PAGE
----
When John Steinbeck headed to Baja California in the 1940s, his goal was to gather samples of the sea creatures living in what was then a little explored coastline. The Baja expedition I’m about to embark upon might be less lofty but just as soul satisfying. For the next few days my goal is to do nothing but stare at the azure sea with my feet sunk deep in the sand, sip margaritas, snorkel a bit and hit the spa a lot. 

Back when Steinbeck made his journey, Cabo San Lucas was a tiny fishing village made up of shacks sprinkled along a dusty road. While Baja California remains a largely undeveloped desert Frontera, as the locals call it, the southern tip of the peninsula—made up of Cabo San Lucas, San Jose del Cabo and the Corridor—is booming with glitzy resorts, popular bars and perfectly manicured golf courses. Every winter, thousands of gray whales travel 12,000 miles from the arctic to these warm, clear waters. And people from around the globe come here to catch the world’s largest marlin, dive among coral reefs and get pampered at luxurious spas that beckon almost at every turn. 

The first thing I do after checking in at the hotel is head to the beach where I get right down to business: with some chips and salsa and a chilled Pacifico beer in front of me, I wait for the sun to set and let the warm sand tickle my feet.

The sky, changing from crimson to orange to a potpourri of pastels, is made even more dramatic by the presence of the often photographed rock formation called El Arco and Playa del Amor, a secluded little beach that marks Land’s End. 

Early the next morning I flag down a water taxi and in about five minutes we reach the beach. As the boat slows down, I peer through the glass bottom to marvel at the colorful fish and the coral below. My water taxi guide, Fernando, points to the famous arc. “It looks like a donkey with its head down drinking water,” he says. Next to it is another rock formation, this one shaped uncannily like the head of Scooby Doo. “Do you see his pointy ears?” he asks. Over a dozen sea lions rest lazily on another rock and we get close enough that when one dives in I get splashed with water.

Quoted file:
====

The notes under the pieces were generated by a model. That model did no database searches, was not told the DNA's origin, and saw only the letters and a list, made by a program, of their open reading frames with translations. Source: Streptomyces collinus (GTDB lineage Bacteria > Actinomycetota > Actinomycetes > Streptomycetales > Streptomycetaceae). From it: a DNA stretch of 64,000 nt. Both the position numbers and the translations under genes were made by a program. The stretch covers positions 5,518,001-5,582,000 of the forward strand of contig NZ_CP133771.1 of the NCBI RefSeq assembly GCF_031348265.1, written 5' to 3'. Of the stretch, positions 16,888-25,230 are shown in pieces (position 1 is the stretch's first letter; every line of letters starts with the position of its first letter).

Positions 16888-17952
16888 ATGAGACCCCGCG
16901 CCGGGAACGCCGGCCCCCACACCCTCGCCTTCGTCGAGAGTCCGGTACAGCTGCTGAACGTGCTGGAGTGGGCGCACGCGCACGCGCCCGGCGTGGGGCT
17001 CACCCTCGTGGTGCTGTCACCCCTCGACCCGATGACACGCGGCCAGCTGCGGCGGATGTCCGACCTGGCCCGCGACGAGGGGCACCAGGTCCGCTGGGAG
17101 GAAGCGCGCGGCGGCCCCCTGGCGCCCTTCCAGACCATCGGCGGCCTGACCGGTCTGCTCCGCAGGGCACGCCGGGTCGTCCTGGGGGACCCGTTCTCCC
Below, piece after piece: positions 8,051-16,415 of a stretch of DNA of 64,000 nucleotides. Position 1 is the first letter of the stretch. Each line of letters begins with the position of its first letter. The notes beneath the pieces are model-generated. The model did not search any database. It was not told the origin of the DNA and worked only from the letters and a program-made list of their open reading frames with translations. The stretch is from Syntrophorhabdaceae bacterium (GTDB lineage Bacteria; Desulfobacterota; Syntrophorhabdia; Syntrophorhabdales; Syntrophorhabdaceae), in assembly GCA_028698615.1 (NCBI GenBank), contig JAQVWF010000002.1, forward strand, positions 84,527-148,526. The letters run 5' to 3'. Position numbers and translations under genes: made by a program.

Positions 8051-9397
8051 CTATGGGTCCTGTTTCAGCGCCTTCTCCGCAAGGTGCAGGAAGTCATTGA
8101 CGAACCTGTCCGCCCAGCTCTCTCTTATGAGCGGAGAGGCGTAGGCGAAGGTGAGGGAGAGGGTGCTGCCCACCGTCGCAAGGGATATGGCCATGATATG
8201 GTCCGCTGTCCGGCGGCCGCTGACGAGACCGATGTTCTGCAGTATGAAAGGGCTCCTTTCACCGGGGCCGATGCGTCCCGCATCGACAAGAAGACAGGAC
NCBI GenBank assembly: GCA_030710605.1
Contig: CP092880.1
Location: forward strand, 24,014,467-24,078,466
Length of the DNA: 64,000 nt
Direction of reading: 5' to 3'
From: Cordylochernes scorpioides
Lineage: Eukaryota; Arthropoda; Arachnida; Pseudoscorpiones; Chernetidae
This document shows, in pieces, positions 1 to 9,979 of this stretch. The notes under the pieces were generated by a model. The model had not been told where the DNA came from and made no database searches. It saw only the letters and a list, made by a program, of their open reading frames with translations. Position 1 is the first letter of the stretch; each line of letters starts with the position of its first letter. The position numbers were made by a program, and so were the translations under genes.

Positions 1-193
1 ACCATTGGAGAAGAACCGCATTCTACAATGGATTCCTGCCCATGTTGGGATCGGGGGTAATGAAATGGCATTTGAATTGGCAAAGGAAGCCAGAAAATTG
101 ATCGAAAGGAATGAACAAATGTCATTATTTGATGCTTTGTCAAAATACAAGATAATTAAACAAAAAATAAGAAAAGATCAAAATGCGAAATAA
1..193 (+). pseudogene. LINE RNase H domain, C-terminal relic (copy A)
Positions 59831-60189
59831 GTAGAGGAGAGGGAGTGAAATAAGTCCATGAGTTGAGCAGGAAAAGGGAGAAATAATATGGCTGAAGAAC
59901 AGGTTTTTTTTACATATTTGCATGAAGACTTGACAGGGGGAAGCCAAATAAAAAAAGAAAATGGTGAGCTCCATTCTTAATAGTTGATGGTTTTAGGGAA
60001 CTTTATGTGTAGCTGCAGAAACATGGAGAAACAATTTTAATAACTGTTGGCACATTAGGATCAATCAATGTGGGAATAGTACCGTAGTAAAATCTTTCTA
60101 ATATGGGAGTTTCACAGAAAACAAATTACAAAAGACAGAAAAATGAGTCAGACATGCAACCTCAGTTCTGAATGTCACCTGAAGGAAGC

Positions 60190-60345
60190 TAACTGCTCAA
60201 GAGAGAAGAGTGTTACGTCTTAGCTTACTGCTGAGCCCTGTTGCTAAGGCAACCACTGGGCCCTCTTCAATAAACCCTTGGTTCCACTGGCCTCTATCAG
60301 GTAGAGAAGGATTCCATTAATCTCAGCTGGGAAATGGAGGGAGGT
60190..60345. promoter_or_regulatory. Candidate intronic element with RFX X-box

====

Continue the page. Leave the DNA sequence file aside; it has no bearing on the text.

At Lover’s Beach you can go for a pleasant swim in the Sea of Cortez and then walk the 300 yards to the opposite side to swim in the Pacific, where you’ll likely struggle with the strong undertow and the pounding waves. The water on both sides is delightfully warm and I make a mental note to come back with my snorkeling gear.  

I arrive at Las Ventanas al Paraiso, a 61-suite “window to paradise” resort popular with Hollywood jetsetters like Jennifer Aniston, and manage to tear myself away from the stunning view to get to my spa service just in time. My skin feels soft and polished after the Desert Purification treatment, a Mexican clay application designed to detoxify the skin and body. The extensive range of spa services is inspired by holistic therapies, healing rituals and organic products from Baja, Bali and Japan. 

The Spa at Las Ventanas advocates a “total lifestyle” approach, meaning it addresses the body essentials, as well as those of mind and soul. A day at Las Ventanas begins and ends with a healing ritual called “Crystal Tones Sonic Meditation,” wherein staff and guests come together at sunrise and sunset to listen to the harmonic sounds exuding from crystal bowls. The ritual is meant to encourage thoughtful meditation while empowering the spirit.